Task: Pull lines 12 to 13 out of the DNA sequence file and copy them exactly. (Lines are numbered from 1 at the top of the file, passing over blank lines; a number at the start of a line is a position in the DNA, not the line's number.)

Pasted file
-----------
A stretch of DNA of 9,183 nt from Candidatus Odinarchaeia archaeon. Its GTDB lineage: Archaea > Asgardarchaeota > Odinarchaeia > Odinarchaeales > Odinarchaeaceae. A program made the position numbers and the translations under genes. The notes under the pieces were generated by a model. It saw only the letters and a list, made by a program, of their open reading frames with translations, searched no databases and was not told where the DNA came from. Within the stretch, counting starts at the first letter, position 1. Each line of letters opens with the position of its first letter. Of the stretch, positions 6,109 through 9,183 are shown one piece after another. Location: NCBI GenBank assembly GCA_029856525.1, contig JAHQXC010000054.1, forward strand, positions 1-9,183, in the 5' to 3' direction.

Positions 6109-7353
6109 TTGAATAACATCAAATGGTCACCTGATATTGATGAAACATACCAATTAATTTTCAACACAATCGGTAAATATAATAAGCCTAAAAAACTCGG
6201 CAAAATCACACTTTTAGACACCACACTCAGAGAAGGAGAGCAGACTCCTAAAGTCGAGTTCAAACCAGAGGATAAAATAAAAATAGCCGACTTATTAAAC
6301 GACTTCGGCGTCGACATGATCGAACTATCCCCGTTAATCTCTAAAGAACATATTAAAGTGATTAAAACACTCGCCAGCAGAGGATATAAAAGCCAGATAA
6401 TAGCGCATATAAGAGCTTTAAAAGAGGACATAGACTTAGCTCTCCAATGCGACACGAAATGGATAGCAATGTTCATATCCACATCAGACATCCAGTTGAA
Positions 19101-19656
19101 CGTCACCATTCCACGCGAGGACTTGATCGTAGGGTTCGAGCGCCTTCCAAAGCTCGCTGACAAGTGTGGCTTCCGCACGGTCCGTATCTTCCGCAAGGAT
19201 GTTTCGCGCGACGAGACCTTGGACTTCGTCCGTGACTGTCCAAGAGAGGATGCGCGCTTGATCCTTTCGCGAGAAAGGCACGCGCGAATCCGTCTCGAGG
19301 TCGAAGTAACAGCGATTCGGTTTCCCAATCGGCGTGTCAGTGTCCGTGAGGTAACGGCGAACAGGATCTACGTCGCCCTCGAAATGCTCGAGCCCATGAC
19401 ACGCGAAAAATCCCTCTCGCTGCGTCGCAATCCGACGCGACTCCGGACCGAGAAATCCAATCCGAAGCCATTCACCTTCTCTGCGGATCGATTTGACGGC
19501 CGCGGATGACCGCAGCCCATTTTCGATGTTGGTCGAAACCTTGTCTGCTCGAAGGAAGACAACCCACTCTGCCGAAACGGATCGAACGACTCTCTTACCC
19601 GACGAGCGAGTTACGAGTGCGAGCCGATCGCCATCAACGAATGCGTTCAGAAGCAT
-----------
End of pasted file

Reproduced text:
19501 CGCGGATGACCGCAGCCCATTTTCGATGTTGGTCGAAACCTTGTCTGCTCGAAGGAAGACAACCCACTCTGCCGAAACGGATCGAACGACTCTCTTACCC
19601 GACGAGCGAGTTACGAGTGCGAGCCGATCGCCATCAACGAATGCGTTCAGAAGCAT